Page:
The vineyard is planted to 40% Cabernet Sauvignon, 37% Merlot and 18% Cabernet Franc. A stunning white wine is also made, from a part of the vineyard which is 63% Semillon and 37% Sauvignon Blanc. Production is smaller than at the other First Growth Wines, totalling about 20,000 cases, shared between the Grand Vin and a second wine, formerly called Bahans-Haut-Brion but changed in 2007 to Clarence de Haut-Brion in recognition of Clarence Dillon. Production of Haut Brion Blanc is minute, less than 800 cases in most years. 

Beginning with the 2009 vintage a new white wine was introduced in the place of Clarence: La Clarté de Haut-Brion, the offspring of Domaine Clarence Dillon's two prestigious white wines: Château Haut-Brion Blanc and Château La Mission Haut-Brion Blanc.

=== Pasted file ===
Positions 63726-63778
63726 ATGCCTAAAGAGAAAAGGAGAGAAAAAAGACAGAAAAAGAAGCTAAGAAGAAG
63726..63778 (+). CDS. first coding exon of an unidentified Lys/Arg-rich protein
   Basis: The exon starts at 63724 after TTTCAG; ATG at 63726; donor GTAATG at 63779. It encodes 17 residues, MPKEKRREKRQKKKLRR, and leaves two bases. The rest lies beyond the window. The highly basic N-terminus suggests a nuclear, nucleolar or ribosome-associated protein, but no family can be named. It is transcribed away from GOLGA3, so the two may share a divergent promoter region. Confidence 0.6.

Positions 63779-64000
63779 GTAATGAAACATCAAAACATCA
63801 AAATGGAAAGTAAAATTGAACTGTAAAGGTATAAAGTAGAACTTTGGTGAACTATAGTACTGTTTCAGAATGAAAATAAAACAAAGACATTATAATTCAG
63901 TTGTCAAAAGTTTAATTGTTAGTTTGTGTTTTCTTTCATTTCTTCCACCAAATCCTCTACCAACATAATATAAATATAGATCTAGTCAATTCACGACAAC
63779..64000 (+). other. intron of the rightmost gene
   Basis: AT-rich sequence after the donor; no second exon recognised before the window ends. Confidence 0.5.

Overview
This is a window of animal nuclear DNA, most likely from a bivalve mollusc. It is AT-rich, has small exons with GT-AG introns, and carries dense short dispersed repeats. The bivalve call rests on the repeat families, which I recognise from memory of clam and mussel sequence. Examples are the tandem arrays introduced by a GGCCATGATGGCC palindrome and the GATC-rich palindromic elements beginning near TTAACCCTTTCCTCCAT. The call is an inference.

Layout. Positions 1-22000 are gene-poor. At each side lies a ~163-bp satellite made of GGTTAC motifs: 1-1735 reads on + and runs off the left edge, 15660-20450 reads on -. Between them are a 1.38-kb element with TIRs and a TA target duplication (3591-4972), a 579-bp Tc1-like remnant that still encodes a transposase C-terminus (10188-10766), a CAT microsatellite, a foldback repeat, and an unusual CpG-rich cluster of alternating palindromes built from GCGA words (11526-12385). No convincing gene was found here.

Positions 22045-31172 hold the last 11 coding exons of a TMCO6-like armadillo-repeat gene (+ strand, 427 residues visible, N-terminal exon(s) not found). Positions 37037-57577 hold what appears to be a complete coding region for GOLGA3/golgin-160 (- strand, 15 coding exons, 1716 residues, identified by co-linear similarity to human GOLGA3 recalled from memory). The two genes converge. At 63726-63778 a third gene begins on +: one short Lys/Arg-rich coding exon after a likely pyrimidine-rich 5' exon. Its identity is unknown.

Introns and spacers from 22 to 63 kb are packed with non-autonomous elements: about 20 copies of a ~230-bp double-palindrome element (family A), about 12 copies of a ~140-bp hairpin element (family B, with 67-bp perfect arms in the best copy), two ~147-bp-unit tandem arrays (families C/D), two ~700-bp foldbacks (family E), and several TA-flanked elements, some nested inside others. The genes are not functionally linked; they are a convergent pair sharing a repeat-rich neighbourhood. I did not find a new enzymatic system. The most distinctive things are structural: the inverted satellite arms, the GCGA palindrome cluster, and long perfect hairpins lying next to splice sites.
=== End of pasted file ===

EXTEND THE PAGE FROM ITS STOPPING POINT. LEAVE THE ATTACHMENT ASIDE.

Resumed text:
Fermentation of the red wines takes place in stainless steel vats, after which the wine will spend 22 months, sometimes more, in new oak barrels before being bottled unfiltered.  For the white wine fermentation takes place in new oak barrels, after which the wine spends a further year to 15 months on its lees in barrel before bottling.  The white wine is truly sensational, equivalent in class to a top-flight White Burgundy Grand Cru, but its scarcity means that it is rarely seen.

The red wine is no less extraordinary; at its best it displays text-book Graves characteristics of cigar-box, curranty fruit, earth, smoky spice and cassis. The high Merlot content, compared to the Médoc First Growths, gives it a voluptuous edge, but does not in any way detract from its ability to age.